Middle-east Arab News Opinion | Asharq Al-awsat

The Rabble Revolution | ASHARQ AL-AWSAT English Archive 2005 -2017
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The late Egyptian president called those who took to the streets against the rising price of bread thieves, Algerian officials described the confrontation between citizens and the police, following the death of a young man in police custody. Last week, the French interior Minister, Nicholas Sarkozy, referred to the rioters as rabble and scum.

They might well be a mob but this doesn’t necessarily mean they do not have legitimate grievances that need to be addressed. They were a match in a box about to catch fire. Rioting has spread to 90 towns and cities around France. The cause of this rioting is relatively minor and does not in itself explain all the anger and violence since the two youths were not the victims of police brutality as was previously believed. Despite realizing the two teenagers died of electric shock, riots continued and spread to other towns in protest against poverty and exclusion. Sarkozy should realize that calling insults such as calling the rioters scum and hoodlums will not resolve the crisis. Trouble will return following a period of relative calm.

France was known as the most diverse country in Europe, the closest to countries in the southern Mediterranean and culturally, more to the left that other Union members.

Yet, the land of law and freedom has failed to solve an old problem it inherited after the end of colonialism, that of integrating its immigrants. An estimated 5 million, including French citizens of foreign origins, live in poor conditions and long-time immigrants have yet to be absorbed into mainstream society. It is truly unbelievable that, in the land of freedom and democracy, this sizeable minority has yet to be represented in a parliament supposed to stand for all its citizens, the scum and elites alike.

French political parties have not sought to include representatives of millions of French citizens of foreign origin, Arabs and Muslim, and have not defended their rights on their behalf.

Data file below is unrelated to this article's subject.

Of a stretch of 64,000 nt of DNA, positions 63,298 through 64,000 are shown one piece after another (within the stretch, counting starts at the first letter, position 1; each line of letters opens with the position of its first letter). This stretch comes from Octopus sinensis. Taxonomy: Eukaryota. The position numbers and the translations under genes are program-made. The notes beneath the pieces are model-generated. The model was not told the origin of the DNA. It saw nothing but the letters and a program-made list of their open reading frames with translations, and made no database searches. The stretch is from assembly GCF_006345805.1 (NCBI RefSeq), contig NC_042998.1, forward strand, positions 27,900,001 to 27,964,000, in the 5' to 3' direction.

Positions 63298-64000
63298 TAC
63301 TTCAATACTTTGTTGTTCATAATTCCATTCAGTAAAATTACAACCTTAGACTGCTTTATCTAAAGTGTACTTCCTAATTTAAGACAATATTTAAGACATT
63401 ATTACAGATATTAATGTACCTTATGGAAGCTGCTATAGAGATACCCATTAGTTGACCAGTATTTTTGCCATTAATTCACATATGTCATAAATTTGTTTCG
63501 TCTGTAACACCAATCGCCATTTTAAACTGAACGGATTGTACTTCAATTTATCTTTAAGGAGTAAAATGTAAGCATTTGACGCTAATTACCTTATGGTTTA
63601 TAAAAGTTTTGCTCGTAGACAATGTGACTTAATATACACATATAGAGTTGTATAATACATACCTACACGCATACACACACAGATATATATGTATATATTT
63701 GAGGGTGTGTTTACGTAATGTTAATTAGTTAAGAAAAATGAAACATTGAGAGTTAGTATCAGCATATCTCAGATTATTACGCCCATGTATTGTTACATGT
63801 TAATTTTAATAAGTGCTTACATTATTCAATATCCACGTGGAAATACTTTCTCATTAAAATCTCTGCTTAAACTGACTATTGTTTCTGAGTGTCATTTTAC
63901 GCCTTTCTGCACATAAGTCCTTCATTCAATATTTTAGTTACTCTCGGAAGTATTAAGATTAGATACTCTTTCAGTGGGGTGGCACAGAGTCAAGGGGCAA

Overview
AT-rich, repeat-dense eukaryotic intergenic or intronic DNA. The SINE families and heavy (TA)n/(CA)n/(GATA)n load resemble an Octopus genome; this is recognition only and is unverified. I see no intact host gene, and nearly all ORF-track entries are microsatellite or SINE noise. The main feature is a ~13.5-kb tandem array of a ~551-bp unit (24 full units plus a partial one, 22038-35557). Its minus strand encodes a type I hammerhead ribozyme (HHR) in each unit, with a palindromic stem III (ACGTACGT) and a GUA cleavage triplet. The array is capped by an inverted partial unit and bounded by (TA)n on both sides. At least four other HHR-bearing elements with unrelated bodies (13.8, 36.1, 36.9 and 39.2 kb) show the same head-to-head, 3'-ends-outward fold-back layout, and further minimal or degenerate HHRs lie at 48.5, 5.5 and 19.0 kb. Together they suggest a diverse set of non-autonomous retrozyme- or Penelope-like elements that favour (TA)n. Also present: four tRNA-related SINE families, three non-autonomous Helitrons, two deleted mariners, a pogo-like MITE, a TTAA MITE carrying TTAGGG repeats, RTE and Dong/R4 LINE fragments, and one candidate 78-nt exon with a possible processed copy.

Amid this continuing amnesia, it was normal that Parisian awake to the smell of burning. Neighborhoods with such long-term problems only require an excuse to awaken its inhabitants and challenge society.

In their behavior, the rioters may indeed appear scum. Those at the forefront of revolts are usually the hoodlums, louder and less likely to consider the consequences. Of course, their actions, whether to burn schools, attack pedestrians, or batter individuals to death are wrong. Unfortunately, however, these are the voices of a society where political representation is totally absent.

Let us distinguish the rioters from their demands; the protesters would have never enjoyed such popular support, despite all their destruction, if it weren’t for the injustice many had suffered for some time.

European societies are faced with the problem of how best to deal with millions of their own citizens that cannot be considered as the residents of a faraway land. The problem of immigration is not impossible to solve; their legal status needs to be addressed and their children need to be integrated into mainstream society through education and employment. Otherwise, these poor and victimized men and women will remain a volatile group liable to catch fire at any time.